As you start getting older, it seems that there are suddenly a lot of things that require some extra cash: social outings, phone bills, clothes, entertainment, etc.
There are also the bigger expenses coming up that you may need to start saving for, like college and a car.Are you a teen who needs some money?
If you are lucky, your parents may be able to help you out a bit financially, but even then, it can be nice to have part time employment to earn your own money and not have to answer to anyone else about your spending. Plus, there is a certain sense of accomplishment and pride associated with being paid for a job well done.
If you are looking to buy a big-ticket item or simply enjoy watching your savings grow, you may be wondering about the rules surrounding employment for a young person. How old do you have to be to have a job? What kinds of jobs are you allowed to do? How many hours can you work at 16?
Keep reading for the answers to these questions and more!
In agricultural jobs, you can work on farms with parental consent starting at just 12 years old. You can start even younger if you are just working at your family’s farm.
If you are looking for a non-agricultural job (which most teens typically are), then according to the Fair Labor Standards Act (FLSA), you typically have to be at least 14 years old. There are some exceptions to this rule, such as working at a younger age if you are delivering newspapers, babysitting, and working in the entertainment industry or family business, but this is a very limited list.
It is only when you turn 14 that more job opportunities become available. You can hold down certain jobs in places like restaurants, grocery stores, retail stores, summer camps, etc.
There are certain restrictions associated with hours worked and types of jobs or labor you can do at 14 and 15, but your options certainly open up quite a bit once you turn 16.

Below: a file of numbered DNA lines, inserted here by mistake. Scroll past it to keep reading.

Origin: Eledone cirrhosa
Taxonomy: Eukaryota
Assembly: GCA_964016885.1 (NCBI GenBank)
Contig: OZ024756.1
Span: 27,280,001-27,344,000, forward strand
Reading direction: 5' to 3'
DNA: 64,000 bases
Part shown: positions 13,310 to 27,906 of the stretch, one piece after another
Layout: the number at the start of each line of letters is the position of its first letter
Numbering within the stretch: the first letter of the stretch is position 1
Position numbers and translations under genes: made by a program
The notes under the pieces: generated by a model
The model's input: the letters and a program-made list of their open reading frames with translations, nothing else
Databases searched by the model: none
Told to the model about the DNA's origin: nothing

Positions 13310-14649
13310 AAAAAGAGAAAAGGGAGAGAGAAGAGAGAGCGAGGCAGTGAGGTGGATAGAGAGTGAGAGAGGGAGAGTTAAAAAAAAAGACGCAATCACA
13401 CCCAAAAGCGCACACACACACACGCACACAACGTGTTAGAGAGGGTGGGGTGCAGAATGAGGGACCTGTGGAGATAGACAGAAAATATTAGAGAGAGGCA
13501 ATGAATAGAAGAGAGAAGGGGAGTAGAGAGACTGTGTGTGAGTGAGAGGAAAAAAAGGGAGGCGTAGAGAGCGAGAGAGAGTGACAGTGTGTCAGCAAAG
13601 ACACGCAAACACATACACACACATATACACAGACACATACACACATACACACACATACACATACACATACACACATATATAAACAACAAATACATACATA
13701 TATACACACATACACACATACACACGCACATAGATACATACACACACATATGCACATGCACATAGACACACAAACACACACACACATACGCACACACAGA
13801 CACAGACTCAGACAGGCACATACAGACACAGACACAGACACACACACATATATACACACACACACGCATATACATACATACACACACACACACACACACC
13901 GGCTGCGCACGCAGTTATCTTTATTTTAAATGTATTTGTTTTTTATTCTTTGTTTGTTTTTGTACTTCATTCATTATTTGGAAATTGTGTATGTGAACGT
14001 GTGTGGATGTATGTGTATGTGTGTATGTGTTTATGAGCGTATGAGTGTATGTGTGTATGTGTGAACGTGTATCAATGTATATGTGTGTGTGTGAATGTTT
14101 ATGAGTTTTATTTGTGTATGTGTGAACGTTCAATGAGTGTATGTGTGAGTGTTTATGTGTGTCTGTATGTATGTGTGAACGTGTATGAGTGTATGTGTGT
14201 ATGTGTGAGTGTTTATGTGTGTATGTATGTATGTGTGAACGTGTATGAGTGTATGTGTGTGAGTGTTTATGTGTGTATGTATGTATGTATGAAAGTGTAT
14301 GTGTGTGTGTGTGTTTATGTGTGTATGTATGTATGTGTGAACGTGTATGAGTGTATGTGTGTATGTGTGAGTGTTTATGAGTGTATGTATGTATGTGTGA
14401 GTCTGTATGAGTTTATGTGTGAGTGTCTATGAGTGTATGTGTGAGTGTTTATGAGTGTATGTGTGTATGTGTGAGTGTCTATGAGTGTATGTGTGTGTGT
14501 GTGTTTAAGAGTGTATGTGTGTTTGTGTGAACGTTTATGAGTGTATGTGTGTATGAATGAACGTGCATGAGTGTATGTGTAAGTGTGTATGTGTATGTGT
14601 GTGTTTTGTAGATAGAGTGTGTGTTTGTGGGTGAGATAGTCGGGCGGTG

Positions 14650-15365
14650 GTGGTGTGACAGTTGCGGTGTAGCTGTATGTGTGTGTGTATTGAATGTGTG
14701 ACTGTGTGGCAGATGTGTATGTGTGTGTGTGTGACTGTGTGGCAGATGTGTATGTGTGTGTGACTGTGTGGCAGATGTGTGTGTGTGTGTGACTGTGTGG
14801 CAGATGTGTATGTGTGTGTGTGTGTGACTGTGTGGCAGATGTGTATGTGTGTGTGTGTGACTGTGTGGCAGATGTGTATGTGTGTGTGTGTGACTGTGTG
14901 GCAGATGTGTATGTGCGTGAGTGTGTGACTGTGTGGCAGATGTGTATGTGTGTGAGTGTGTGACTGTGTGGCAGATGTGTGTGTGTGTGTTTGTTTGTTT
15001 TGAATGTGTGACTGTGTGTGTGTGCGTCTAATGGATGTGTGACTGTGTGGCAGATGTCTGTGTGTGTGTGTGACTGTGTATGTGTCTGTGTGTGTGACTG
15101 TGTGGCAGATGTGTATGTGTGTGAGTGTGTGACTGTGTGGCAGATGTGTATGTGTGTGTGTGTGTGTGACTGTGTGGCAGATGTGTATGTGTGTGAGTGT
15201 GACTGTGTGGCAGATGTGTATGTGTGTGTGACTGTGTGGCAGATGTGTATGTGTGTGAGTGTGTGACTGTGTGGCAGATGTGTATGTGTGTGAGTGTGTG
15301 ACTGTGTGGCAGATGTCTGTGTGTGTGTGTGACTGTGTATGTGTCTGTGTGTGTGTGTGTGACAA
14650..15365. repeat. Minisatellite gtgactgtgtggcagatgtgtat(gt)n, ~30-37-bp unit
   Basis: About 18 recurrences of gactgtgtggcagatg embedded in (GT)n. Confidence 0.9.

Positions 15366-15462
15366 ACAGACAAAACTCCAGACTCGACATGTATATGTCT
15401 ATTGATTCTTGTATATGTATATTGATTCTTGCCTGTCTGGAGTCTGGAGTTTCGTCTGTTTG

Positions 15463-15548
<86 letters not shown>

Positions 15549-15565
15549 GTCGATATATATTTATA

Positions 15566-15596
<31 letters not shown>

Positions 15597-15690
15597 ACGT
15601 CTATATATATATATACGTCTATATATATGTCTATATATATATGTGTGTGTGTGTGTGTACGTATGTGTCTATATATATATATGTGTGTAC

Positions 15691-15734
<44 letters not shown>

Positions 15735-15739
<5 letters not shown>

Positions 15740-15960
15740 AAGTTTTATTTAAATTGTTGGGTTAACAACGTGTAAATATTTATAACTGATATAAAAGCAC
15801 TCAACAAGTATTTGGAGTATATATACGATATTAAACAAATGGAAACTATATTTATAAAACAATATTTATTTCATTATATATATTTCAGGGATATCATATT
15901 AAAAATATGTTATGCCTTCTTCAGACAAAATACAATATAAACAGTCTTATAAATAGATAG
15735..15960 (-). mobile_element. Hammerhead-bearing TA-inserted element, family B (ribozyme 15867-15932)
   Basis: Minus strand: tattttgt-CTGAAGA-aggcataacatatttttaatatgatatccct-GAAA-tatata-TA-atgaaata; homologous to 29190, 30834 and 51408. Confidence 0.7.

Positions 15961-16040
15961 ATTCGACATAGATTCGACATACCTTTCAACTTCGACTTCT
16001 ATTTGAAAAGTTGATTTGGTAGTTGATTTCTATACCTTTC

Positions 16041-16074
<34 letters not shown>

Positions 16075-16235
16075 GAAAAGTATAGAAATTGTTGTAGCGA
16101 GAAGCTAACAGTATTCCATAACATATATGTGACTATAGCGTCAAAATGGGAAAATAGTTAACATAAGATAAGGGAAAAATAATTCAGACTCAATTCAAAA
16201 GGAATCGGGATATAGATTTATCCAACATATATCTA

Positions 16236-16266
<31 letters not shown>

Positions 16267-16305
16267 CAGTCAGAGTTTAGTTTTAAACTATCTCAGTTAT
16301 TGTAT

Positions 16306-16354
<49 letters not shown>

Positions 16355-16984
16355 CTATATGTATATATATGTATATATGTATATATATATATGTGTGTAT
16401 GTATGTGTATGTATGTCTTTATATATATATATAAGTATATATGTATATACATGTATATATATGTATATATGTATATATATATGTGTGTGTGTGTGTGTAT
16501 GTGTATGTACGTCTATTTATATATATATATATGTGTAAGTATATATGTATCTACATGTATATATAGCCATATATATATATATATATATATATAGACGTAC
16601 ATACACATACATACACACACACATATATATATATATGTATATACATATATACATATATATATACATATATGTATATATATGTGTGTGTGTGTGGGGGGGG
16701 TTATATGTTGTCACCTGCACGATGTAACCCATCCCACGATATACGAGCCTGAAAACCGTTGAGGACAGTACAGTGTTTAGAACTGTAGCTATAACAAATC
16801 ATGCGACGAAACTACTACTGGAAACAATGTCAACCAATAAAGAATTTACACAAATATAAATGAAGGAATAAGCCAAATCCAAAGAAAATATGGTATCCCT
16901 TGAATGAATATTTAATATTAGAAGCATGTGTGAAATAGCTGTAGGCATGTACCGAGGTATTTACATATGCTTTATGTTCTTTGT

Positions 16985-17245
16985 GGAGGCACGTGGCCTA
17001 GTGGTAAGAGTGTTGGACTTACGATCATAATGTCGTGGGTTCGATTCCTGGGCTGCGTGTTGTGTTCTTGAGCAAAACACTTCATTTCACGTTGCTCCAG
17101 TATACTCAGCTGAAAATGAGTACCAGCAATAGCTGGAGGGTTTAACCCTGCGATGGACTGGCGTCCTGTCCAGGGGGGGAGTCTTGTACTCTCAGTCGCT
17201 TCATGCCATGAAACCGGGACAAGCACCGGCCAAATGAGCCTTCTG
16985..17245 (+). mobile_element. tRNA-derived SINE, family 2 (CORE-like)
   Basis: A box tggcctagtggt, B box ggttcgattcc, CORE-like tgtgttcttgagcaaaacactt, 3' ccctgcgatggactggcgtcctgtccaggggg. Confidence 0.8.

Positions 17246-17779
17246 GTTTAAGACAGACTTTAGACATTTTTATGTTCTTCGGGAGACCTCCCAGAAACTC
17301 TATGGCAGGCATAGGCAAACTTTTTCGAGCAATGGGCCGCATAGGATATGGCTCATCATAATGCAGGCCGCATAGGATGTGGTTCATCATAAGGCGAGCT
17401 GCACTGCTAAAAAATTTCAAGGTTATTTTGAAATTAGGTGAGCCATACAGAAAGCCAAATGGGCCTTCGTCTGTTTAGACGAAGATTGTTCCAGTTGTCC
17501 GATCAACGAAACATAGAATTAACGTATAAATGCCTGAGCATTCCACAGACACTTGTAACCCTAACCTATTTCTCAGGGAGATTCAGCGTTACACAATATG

Once you turn 16, it may surprise you to learn that your working hours are not restricted. If you wanted to, you could work a full 40-hour workweek year-round with sufficient daily meal breaks and a rest break schedule provided by your employer. You do need to be mindful, however; of balancing work, school hours, extracurriculars, and any social obligations.
While it can certainly be tempting to work as much as you can to gain some kind of financial freedom, it is important to make sure that you have adequate time to devote to everything in your schedule. Working on a non school day or on the weekends could be a great way to get your feet wet. Balance is key!
If you are interested in agricultural labor, you can work at any farming-related job once you turn 16. There are no restrictions on farming jobs you can do, hazardous or otherwise.
For non-agricultural jobs, at 16 and 17 you can generally do just about any job that is not considered one of the hazardous occupations identified by the Secretary of Labor. There are some exceptions to these types of hazardous labor jobs for those who are enrolled in approved work-related programs, but these are limited.
According to federal law, the hazardous work that 16- and 17-year-olds cannot do include the following kinds of labor:
This list is not exhaustive by any means, so refer to the US Department of Labor site for more information.
State labor law can be different from federal labor laws. Your particular state may have stricter rules regarding what you can and cannot do at 16 and 17. If that is the case, then which law do you follow? State or federal?
The general rule is that the more protective law applies in each situation. For example, if the federal law says a certain type of employment is safe for 16-year-olds but your state law says it is not, then you have to follow the state law. Every state can be different, so refer to your state’s labor laws to see what rules they have in place for your age group.
Generally, your employer should be paying you the federal minimum wage or more for your work. They can pay you on salary, a day rate, a piece rate, or an hourly rate, but at the end of the day it must average out to the hourly minimum wage, which is currently $7.25.
For the first 90 consecutive calendar days of working, however; an employer is allowed to pay only $4.25 an hour to minor employees under the age of 20. Also, others like apprentices, workers with disabilities, and full time students can be paid less than minimum wage if employers are granted certificates by the US Department of Labor. If you want to know more about these special circumstances, get in touch with your local Wage and Hour Office.
Now, what about overtime? Unfortunately, if you are in an agricultural job then you are not eligible to receive extra overtime pay. But the good news is that you are if you are doing non-agricultural work!
If you work over 40 hours within a 7-day workweek, then you are entitled to receive time-and-a-half for your overtime work hours. This means that you will get your regular rate plus an extra 50% of your regular rate for each overtime hour you put in during a work period.
Now that you know the basic rules about becoming a worker at 16, feel free to go out there and get to work! Remember that having balance and prioritizing your responsibilities is the key to your success.